“Ten Ways to Use Retrieval Practice in the Classroom” is the headline of one of my Education Week columns.
The teaching/learning/studying strategy called “retrieval practice” has been gaining a lot of attention recently as more and more studies have found that is very effective.
A simple definition of the idea is challenging students to remember something they have already learned – but not necessarily immediately after they learned it.
Many of us teachers use it already in different ways. For example, I’ll often ask students to take a moment and think about a fact or strategy we’ve discussed (for example, “What is a thesis statement?”) and then have them share with a partner.
One purpose for this list to push myself to be more conscious of this instructional strategy and look for more ways to easily implement it in my classroom:
Here’s the best practical piece for teachers that I’ve found on the topic: Retrieval Practice: The Most Powerful Learning Strategy You’re Not Using is from Jennifer Gonzalez.
USING THE DO NOW FOR RETRIEVAL PRACTICE–AN UPDATE FROM ALEX LANEY is from Doug Lemov.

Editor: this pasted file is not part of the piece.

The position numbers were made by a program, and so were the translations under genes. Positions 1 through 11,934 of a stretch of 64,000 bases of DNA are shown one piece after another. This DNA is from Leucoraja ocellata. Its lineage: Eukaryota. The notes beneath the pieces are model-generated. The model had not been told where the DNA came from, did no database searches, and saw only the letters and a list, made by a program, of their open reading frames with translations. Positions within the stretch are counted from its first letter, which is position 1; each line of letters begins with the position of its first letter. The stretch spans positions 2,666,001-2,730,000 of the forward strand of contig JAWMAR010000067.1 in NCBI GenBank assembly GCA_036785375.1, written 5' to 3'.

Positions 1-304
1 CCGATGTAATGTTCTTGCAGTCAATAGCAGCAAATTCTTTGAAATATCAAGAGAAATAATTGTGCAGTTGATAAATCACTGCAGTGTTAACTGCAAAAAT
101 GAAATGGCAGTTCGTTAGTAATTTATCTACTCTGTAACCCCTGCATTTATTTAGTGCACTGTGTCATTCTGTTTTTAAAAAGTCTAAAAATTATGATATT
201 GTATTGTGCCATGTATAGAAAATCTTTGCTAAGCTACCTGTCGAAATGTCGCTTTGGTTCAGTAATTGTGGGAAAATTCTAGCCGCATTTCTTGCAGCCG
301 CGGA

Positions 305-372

How is a Student’s Memory at Test Time? is by Eric Jensen, and offers some particularly good advice about retrieval practice in the classroom.
Promoting Metacognition with Retrieval Practice in Five Steps is from The Effortful Educator.
Check out RetrievalPractice.org
Learn how to Study Using… Retrieval Practice is from The Learning Scientists.
RETRIEVAL PRACTICE: A TEACHERS’ DEFINITION AND VIDEO EXAMPLES is from Doug Lemov.
Why Students Forget—and What You Can Do About It is from Edutopia.
RETRIEVAL PRACTICE IS THE PERFECT TOOL TO ‘WIN BACK THE MARGINS’ is from Doug Lemov. It makes a good point about using any available opportunity for using retrieval practice with students. Unfortunately, some of the examples shown in the videos don’t seem to me to maximize “whole class processing” (as my former principal Ted Appel calls it) – the idea that all students are thinking and showing their thinking. That’s why I use warm-ups, as well as mini-whiteboards, as superior moments for this kind of activity. This is also probably a good time to point out that some teachers will say they are already using retrieval practice by doing assessments like chapter tests. But, in reality, retrieval practice for learning means constantly creating low-stakes opportunities – like warm-ups and using mini-whiteboards.
What is retrieval practice when you’re learning math? is from Rough Draft Talk.
Incorporating retrieval practice and brain dumps in the FL class is from Maris Hawkins.
Retrieval Practice: Hiding Broccoli in the Brownies is from Learning Scientists.
Retrieval Practice – the what, why and how of (ahem) total recall is from Behavior Buddy.
Getting Test Ready? Try Some Retrieval Practice is from Middleweb.
10 Techniques for Retrieval Practice is from Tom Sherrington.
THE WICKED EFFECTIVENESS OF RETRIEVAL PRACTICE is from The Learning Agency.
How to not screw up retrieval practice is from A Chemical Orthodoxy.
3 Brain-Based Strategies That Encourage Deeper Thinking is from Edutopia.
Let me know what I’m missing!